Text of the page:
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Adapted from "Captain Daniel Williams Armstrong, United States Naval Reserve, Deceased"  [biography, dated 20 January 1948] in Modern Biographical Files collection, Navy Department Library.

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Daniel Williams Armstrong

12 March 1893-15 July 1947

Photo of Captain Daniel Williams Armstrong copied from page 25 of the 1915 edition of the U.S. Naval Academy yearbook 'Lucky Bag'.

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Captain Armstrong was born in Summerville, South Carolina, on March 12, 1893.  He entered the US Naval Academy, Annapolis, Maryland from South Carolina on July 3, 1911, and was graduated and commissioned Ensign on June 5, 1915.  He advanced in grade to the rank of Lieutenant, for temporary service on October 1, 1917, during World War I, and on November 23, 1919, resigned from the US Navy.  On October 14, 1940, he accepted an appointment as Lieutenant in the US Naval Reserve to rank from August 22, 1940, and subsequently advanced to the rank of Captain, his date of rank November 27, 1945.  He was released from all active duty on March 13, 1946, and died on July 16, 1947.

Following graduation from the Naval Academy in June 1915, Captain Armstrong was assigned to USS Arkansas, and later that year reported to USS Montana for instruction, after which he again joined the Arkansas.  During the early period of World War I, he had duty in connection with the training of Engineering Personnel aboard the USS Maine, and served successively aboard USS Robinson and USS Craven from June 1917, until his resignation from the Navy in November 1919.

On October 14, 1940, he was appointed Lieutenant in the United States Naval Reserve and on December 12 of that year reported to the Office of Naval Operations, Navy Department, Washington, DC, and served there until transferred in March 1941, to the Bureau of Ordnance.  Since Captain Armstrong’s return to the Naval service In December, 1940, he had been attached to the Bureau of Ordnance, Navy Department, Washington, DC.  While in the Bureau, Captain Armstrong assisted the Navy “E” and Bureau of Ordnance flag to companies establishing outstanding production records in the manufacture of Naval Ordnance material.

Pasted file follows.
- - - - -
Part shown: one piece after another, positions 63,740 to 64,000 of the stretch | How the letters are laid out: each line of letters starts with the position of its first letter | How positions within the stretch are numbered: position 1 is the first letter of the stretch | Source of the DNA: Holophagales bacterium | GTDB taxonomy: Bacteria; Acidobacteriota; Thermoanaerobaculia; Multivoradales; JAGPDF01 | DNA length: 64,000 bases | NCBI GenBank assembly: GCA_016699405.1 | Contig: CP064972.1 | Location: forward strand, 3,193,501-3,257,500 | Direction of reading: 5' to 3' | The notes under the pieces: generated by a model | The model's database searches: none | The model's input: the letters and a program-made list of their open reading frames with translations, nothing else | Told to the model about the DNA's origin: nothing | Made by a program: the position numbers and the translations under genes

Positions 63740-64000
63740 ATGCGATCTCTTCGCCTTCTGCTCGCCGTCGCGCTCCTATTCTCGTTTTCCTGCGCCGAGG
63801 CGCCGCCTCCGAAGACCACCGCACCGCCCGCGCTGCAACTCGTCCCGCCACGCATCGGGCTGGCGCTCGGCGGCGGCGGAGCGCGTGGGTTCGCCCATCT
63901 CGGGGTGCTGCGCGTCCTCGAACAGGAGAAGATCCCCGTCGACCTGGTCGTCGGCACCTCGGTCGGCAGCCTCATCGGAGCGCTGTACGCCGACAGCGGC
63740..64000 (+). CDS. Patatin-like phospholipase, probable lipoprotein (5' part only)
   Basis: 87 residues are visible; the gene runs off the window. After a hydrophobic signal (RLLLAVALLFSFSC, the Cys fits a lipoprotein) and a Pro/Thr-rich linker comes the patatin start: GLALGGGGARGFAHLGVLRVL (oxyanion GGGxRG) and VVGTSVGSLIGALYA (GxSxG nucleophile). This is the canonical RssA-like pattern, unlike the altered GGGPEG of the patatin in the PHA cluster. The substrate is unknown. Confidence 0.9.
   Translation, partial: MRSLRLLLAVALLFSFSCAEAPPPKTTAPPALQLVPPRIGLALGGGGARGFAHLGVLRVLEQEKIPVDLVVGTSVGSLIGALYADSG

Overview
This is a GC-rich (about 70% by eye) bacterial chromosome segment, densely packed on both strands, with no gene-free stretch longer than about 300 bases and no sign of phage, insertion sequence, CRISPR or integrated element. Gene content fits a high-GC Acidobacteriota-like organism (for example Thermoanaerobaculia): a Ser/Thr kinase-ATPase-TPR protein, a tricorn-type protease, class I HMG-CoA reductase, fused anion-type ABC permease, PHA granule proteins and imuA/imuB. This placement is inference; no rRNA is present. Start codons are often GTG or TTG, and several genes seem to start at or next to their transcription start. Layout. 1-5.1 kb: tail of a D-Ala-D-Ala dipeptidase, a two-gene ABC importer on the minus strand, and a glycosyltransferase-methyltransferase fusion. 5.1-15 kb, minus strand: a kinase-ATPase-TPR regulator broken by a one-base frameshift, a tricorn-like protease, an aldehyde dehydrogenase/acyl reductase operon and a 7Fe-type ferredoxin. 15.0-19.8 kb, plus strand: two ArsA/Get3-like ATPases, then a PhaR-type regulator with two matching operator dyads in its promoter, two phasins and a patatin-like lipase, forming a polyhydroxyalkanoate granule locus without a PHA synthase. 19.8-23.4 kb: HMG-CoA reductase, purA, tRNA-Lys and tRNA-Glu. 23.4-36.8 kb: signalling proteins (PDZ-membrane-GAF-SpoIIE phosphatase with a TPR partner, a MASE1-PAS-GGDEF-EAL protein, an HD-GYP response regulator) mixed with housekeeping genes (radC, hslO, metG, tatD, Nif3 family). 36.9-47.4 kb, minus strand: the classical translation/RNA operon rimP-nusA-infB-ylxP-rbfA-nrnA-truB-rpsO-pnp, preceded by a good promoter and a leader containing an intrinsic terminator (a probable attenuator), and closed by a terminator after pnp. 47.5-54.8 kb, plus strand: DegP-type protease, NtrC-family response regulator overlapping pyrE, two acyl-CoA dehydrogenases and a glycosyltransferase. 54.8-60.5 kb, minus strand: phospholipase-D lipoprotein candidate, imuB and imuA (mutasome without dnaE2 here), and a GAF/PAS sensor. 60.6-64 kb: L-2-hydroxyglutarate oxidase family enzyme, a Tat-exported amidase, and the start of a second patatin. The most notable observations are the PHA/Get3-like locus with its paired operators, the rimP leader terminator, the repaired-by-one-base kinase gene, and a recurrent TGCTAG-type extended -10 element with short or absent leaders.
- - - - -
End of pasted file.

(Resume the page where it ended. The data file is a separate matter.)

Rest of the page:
On May 29, 1942, he reported to the Ninth Naval District for temporary duty at the Naval Training Station, Great Lakes, Illinois.  He returned to the Navy Department in September 1944, and following brief service in the Bureau of Naval Personnel was ordered to report to the Twelfth Naval District, and thence to Commander in Chief, Pacific Ocean Area until October 1945.  For his services in that assignment, he was awarded the Bronze Star Medal with the following citation:


“For meritorious service as Assistant to the Officer-in-Charge, Enlisted Personnel Division, Naval Personnel Office, attached to the Staff of Commander Service Force,  United States Pacific Fleet, in connection with operations against enemy Japanese forces in the Pacific War Area, from November 1944, to November 1945.  Charged with the direct supervision of all negro Naval personnel in this war area, Captain Armstrong skillfully discharged his duties, thereby contributing materially to the successful performance of his personnel during operations against the enemy.  His administrative knowledge and devotion to duty were in keeping with the highest traditions of the United States Naval Service.”

He returned to the United States and following a short period of temporary service in the Bureau of Naval Personnel in connection with Negro Personnel, he reported to Naval Personnel Separation Center, Washington, for separation processing.  On March 13, 1946, he was released from all active duty.

Captain Armstrong was the son of Brigadier General S.C. Armstrong, a famous leader of the 8th U.S. Negro troops during the Civil War and founder of Hampton Institute, dedicated to the princile of enhaling Negroes to became self reliant and set an examples of industry for their own people.  Captain Armstrong from 1929, was a trustee of Hampton Institute which was commended "for effective cooperation in the training of Naval Personnel during World War II" by the Secretary of the Navy.

He died in New York, New York on July 16, 1947. 


Published: Thu Sep 24 10:23:42 EDT 2020